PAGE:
Here’s the difference between camping and glamping

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At Montpelier Canyon Campground in southern Idaho, heavy rain pummeled my tent, the drops sounding like tiny angry fists. A small lake formed by my toes. Temperatures plunged, forcing me to burrow inside my sleeping bag. In the morning, a sliver of sunshine seeped through a gap in the fabric. I crawled out of my tunnel, yanked off the rain fly and returned to my sleeping pad, basking in the honeyed warmth.

After days of wrestling with the elements, that burst of sunlight did more than thaw my nose and raise my spirits: It elevated my camping experience from basic to luxury, an upgrade courtesy of nature. Of course, I could have gone straight to a higher plane of camping by spending all my time out West at Conestoga Ranch, a glamorous Utah camping resort about 40 miles south of the Idaho campground. But in the name of Nietzsche, would I have truly appreciated the property’s porcelain throne and claw-foot tub if I hadn’t persevered through vault toilets and baby-wipe baths?

“Camping is about getting back to nature, testing yourself and not always being comfortable. It’s about being part of the environment,” said Kelly Davis, director of research at the Outdoor Industry Association. “With glamping, you are paying to extract the discomfort from the outdoors. You might have a nice hike and sit by the campfire, but you will sleep in a queen-size bed and maybe give up TV. Maybe.”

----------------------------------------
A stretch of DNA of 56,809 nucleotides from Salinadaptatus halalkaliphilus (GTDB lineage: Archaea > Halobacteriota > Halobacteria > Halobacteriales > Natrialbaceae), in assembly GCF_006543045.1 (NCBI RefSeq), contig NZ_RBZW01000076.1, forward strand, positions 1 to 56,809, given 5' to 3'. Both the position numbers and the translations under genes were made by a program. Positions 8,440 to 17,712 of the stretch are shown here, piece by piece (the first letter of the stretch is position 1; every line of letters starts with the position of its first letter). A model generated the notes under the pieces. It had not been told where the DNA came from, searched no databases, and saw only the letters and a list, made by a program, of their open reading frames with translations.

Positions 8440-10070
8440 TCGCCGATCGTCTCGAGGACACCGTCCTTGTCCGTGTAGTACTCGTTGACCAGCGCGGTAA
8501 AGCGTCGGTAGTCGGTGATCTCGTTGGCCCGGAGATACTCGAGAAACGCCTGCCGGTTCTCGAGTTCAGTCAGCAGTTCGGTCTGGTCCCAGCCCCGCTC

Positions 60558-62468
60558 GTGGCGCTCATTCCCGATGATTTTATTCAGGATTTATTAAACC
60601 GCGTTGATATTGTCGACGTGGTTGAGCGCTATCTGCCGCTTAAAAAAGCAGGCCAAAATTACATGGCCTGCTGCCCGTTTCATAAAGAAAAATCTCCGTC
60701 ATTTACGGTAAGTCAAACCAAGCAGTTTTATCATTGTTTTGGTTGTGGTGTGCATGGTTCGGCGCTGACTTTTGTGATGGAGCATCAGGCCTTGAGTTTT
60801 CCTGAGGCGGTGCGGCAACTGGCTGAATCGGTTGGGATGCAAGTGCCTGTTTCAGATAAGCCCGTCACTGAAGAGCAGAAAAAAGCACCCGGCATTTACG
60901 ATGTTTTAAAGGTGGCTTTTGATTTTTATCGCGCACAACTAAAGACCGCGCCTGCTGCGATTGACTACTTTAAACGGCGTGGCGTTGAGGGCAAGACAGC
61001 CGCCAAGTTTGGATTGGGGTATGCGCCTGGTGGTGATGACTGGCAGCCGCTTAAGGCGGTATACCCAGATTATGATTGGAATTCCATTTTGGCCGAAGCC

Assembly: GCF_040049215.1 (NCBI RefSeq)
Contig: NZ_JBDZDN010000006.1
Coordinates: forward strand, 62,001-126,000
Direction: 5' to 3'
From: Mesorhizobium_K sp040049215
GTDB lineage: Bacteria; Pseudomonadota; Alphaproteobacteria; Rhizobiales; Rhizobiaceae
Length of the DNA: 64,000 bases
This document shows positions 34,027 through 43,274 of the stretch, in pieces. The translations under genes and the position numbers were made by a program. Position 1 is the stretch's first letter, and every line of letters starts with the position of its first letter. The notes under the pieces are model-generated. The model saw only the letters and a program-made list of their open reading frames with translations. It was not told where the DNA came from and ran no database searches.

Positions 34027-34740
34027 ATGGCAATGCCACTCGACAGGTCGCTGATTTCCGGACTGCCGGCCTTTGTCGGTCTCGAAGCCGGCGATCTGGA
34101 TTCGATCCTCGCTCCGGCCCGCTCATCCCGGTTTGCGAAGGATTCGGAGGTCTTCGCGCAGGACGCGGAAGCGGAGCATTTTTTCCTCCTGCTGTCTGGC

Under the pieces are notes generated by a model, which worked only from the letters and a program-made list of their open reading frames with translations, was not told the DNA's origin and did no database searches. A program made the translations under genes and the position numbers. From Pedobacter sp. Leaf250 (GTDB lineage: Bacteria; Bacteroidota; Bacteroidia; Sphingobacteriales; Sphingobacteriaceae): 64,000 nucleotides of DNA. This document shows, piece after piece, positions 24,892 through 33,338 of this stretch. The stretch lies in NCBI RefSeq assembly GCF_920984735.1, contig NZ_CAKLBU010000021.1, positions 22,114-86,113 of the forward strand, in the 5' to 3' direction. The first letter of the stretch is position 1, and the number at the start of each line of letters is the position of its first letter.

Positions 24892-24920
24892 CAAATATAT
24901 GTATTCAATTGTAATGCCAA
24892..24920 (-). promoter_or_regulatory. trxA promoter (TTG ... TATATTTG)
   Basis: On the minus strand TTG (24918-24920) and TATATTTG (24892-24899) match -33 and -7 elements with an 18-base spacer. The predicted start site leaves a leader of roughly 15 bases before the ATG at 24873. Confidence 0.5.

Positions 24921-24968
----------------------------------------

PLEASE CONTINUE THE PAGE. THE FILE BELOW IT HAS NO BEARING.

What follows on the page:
When I set out for the mountain states over Memorial Day weekend, I imagined that my camping experiences would fall along clear-cut lines: I would rough it at the primitive site for the first half and luxuriate at the glamping property for the final two nights. But nature proved me wrong.

Primitive camping in Idaho

Several days before flying to Salt Lake City, my co-camper and I dusted off our outdoor survival skills. Christian opened a can of tomato soup using his pocket-size multi-tool, and I taught myself to French braid my hair. Together, we raised my two-person tent, which had been rolling around in my car trunk for the better part of a decade. Two of the three practices required YouTube tutorials, a commodity not available at the campground in the more than 3 million-acre Caribou-Targhee National Forest. Nor would we have cellphone service, electricity or running water — hence the braiding lesson.

Despite a prolonged drought, Montpelier Canyon was carpeted in many shades of green. A distant peak wore a milk mustache of snow. At the campground, which abutted Highway 89, tall willow trees and shaggy sagebrush helped mute the whoosh of traffic and hum of RV generators. Our campsite sat at 9 o’clock on a cul-de-sac; the only visible neighbors resided at 3 o’clock, and they never seemed to be home.